Compile the Kernel.
make zImage modules dtbs
make modules_install
cp arch/arm/boot/dts/*.dtb /boot/
cp arch/arm/boot/dts/overlays/*.dtb* /boot/overlays/
cp arch/arm/boot/dts/overlays/README /boot/overlays/
scripts/mkknlimg arch/arm/boot/zImage /boot/$KERNEL.img

Edit /boot/config.txt and add this line to the top of the file:

Configure the swap file

JPhotoFrame may need more memory than the RPi actually has (depending on the size of your photo library) so it's a good idea to configure some swap space.

Enable swap space.
dphys-swapfile setup
dphys-swapfile swapon

Configure File Sharing

Create Photos directory (copy some photos to it later).
mkdir -p /photos/cache
chmod 777 /photos
chmod 777 /photos/cache

Configure AFP file sharing.
<?xml version="1.0" standalone='no'?><!--*-nxml-*-->
<!DOCTYPE service-group SYSTEM "avahi-service.dtd">
<name replace-wildcards="yes">%h</name>

Put the following line at the bottom of /etc/netatalk/afpd.conf file, replacing any existing default.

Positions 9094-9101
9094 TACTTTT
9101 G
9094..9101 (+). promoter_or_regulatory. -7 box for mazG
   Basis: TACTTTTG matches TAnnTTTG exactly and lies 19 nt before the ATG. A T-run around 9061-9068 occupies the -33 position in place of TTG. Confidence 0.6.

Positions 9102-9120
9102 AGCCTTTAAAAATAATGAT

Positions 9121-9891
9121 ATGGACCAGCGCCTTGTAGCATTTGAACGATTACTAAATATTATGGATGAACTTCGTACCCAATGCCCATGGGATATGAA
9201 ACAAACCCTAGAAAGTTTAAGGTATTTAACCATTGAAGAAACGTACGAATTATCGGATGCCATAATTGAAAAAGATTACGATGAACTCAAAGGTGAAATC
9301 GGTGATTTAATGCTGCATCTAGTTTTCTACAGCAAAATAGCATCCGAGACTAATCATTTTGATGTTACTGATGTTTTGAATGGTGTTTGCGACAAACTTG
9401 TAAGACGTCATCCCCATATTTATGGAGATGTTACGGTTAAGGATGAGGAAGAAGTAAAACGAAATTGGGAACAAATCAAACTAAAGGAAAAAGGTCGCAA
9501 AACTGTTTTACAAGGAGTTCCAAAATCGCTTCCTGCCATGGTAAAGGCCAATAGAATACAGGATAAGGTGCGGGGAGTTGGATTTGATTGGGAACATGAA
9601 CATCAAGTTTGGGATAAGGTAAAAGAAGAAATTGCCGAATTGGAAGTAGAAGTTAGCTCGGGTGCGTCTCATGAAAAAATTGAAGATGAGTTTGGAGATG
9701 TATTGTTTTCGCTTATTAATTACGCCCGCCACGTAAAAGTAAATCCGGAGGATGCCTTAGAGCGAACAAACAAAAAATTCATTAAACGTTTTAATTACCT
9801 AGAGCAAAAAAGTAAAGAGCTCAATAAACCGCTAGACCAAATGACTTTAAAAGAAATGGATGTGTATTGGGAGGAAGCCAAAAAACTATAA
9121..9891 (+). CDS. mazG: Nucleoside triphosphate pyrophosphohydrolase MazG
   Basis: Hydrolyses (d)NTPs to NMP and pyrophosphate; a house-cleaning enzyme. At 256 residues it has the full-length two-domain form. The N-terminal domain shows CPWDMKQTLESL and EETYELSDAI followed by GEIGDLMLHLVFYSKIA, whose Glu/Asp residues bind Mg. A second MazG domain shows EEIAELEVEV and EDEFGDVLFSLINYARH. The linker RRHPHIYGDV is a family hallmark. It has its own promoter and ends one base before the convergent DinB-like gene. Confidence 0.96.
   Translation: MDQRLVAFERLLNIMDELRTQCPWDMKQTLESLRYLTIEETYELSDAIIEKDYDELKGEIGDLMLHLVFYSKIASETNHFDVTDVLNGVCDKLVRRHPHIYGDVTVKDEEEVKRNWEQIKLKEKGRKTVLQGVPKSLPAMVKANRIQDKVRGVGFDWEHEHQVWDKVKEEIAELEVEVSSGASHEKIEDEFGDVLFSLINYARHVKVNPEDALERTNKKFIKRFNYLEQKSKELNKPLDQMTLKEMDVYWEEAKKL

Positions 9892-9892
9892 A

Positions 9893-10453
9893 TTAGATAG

- -tcp -noddp -uamlist uams_dhx.so,uams_dhx2.so,uams_guest.so -nosavepassword

/photos Photos allow:nobody options:usedots,upriv

Configure Samba file sharing.
map to guest = bad user
wins support = yes
server string = %h
only guest=Yes

Configure the host name.

Disable Power Management

Because this is a photo frame and it should be on most of the time, some of the built-in power management needs to be disabled.

Disable screen blanking. In /etc/kbd/config look for the following settings and set them to 0.

Set X server power management. In /etc/lightdm/lightdm.conf make sure that the xserver-command is set as follows:
xserver-command=X -s 0 dpms

Configure the 'pi' user and Automatic Login

Create the pi user.
useradd -m pi
passwd pi

Enable automatic login by running raspi-config.

Select Enable Boot to Desktop/Scratch > Desktop Log in as user 'pi' at the graphical desktop. Exit and optionally restart.

Everything that follows must be done as the 'pi' user...